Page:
|Microsurgery: Transplantation and Replantation by Harry J. Buncke, MD, et al.|
| Secondary bone healing occurs when there is motion or inadequate bony contact at the fracture zone. Bony gaps stimulate fibrous ingrowth and the production of callus as a temporary internal splint, allowing capillary growth into the area of bony instability. Osteogenesis occurs, and the fibrous bed becomes calcified with membranous bone that must undergo later remodeling. Surrounding soft tissue structures may undergo calcification during this process, and local scarring and fibrosis may occur.
X-ray analysis of the initial injury yields key information: location of fractures, pattern, displacement, comminution, joint involvement, skeletal age, density, and absolute bone loss.' Bony fixation is likely to be difficult with extensive, high-energy injuries and may require a combination of fixation methods to reduce bone gaps and limit motion. By careful analysis of the injury and the x ray, the fixation requirements and the expected course of soft and hard tissue healing can be anticipated and postoperative splinting and therapy can be planned.
Before discussing methods of bony fixation, some biomechanical concepts and definitions applicable to all fractures must be emphasized. Internal fixation implies only some degree of immobilization by the internal splinting provided by implant placement. Rigid fixation, however, implies that the fracture segments are secured by a means so strong that there is essentially no motion at the fracture site. Compression indicates not only that the fracture is held rigid, but that there is a net compressive or impacting force between fracture fragments. This force can be applied in either a static or dynamic fashion, as described in the following section.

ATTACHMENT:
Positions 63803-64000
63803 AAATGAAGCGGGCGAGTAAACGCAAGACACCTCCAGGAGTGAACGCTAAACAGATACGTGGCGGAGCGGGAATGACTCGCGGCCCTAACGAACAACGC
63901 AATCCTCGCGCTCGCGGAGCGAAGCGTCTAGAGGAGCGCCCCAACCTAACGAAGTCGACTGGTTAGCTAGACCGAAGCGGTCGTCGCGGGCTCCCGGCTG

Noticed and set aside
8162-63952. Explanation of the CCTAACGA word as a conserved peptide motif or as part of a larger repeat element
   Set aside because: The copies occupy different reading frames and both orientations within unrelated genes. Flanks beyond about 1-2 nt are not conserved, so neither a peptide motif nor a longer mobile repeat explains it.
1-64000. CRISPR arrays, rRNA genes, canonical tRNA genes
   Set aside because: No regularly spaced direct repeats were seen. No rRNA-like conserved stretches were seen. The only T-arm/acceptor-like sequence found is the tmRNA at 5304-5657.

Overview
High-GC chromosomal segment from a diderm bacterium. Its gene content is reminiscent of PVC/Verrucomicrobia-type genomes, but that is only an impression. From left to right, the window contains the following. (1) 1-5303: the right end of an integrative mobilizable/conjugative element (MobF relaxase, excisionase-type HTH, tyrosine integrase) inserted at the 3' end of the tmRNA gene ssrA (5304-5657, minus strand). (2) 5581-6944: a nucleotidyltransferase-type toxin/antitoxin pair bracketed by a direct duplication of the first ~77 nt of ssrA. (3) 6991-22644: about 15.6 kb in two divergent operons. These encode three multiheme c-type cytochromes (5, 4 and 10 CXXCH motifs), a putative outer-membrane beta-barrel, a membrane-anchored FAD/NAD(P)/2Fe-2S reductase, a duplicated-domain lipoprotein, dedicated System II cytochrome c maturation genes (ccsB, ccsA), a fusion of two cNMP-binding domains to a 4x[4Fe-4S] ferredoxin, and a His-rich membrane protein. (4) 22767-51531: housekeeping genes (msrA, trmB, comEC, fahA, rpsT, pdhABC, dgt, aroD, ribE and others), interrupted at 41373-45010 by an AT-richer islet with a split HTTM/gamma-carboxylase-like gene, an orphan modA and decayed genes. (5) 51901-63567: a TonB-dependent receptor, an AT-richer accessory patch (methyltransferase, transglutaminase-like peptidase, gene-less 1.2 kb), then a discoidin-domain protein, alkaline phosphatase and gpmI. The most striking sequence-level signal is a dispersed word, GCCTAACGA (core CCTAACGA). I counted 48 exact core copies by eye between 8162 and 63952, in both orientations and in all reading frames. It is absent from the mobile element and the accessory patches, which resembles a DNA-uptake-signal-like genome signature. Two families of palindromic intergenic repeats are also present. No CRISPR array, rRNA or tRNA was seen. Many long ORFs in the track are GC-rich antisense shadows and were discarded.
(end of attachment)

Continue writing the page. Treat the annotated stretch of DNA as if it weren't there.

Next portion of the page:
STATIC AND DYNAMIC COMPRESSION
With the skeletal system at rest, an implant can be placed across the fracture so that interfragment compression will occur. The implant accepts a static load applied as a net impacting force based on the stable nature of the bone/implant interface. For hand fractures, the screws and plates of the mini-fragment set are a typical static compression device, with the implant itself providing compression and stabilization. If the implant has significant stability, advantage can be taken of the dynamic forces at work on the fracture during postoperative motion. Dynamic compression is particularly important during rehabilitation after digit replantation, although the general principles of anatomic reduction, stabilization, and compression are important at all replantation sites.
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